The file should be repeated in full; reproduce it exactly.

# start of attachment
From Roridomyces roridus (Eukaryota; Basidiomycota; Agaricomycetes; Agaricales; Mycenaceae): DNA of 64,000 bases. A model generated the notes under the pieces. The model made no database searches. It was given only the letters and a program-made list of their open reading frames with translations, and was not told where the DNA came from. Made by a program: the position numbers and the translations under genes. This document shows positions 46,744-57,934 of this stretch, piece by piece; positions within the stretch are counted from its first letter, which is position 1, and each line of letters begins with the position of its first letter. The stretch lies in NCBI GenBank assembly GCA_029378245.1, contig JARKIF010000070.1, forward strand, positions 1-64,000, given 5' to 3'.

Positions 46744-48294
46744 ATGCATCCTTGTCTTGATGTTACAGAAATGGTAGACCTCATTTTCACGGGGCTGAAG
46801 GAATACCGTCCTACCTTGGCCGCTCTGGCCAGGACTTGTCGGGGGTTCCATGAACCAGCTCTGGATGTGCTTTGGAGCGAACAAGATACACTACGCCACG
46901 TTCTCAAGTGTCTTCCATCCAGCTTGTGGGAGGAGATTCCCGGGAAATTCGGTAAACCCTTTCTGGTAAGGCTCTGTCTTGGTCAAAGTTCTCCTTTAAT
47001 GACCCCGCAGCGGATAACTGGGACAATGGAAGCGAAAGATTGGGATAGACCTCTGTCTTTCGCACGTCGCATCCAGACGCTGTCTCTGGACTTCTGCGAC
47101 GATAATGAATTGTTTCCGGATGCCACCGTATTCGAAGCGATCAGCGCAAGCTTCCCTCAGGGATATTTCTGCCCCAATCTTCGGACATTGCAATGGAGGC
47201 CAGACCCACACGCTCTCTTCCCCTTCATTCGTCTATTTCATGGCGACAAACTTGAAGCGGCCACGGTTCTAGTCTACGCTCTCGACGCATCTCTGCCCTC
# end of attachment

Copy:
From Roridomyces roridus (Eukaryota; Basidiomycota; Agaricomycetes; Agaricales; Mycenaceae): DNA of 64,000 bases. A model generated the notes under the pieces. The model made no database searches. It was given only the letters and a program-made list of their open reading frames with translations, and was not told where the DNA came from. Made by a program: the position numbers and the translations under genes. This document shows positions 46,744-57,934 of this stretch, piece by piece; positions within the stretch are counted from its first letter, which is position 1, and each line of letters begins with the position of its first letter. The stretch lies in NCBI GenBank assembly GCA_029378245.1, contig JARKIF010000070.1, forward strand, positions 1-64,000, given 5' to 3'.

Positions 46744-48294
46744 ATGCATCCTTGTCTTGATGTTACAGAAATGGTAGACCTCATTTTCACGGGGCTGAAG
46801 GAATACCGTCCTACCTTGGCCGCTCTGGCCAGGACTTGTCGGGGGTTCCATGAACCAGCTCTGGATGTGCTTTGGAGCGAACAAGATACACTACGCCACG
46901 TTCTCAAGTGTCTTCCATCCAGCTTGTGGGAGGAGATTCCCGGGAAATTCGGTAAACCCTTTCTGGTAAGGCTCTGTCTTGGTCAAAGTTCTCCTTTAAT
47001 GACCCCGCAGCGGATAACTGGGACAATGGAAGCGAAAGATTGGGATAGACCTCTGTCTTTCGCACGTCGCATCCAGACGCTGTCTCTGGACTTCTGCGAC
47101 GATAATGAATTGTTTCCGGATGCCACCGTATTCGAAGCGATCAGCGCAAGCTTCCCTCAGGGATATTTCTGCCCCAATCTTCGGACATTGCAATGGAGGC
47201 CAGACCCACACGCTCTCTTCCCCTTCATTCGTCTATTTCATGGCGACAAACTTGAAGCGGCCACGGTTCTAGTCTACGCTCTCGACGCATCTCTGCCCTC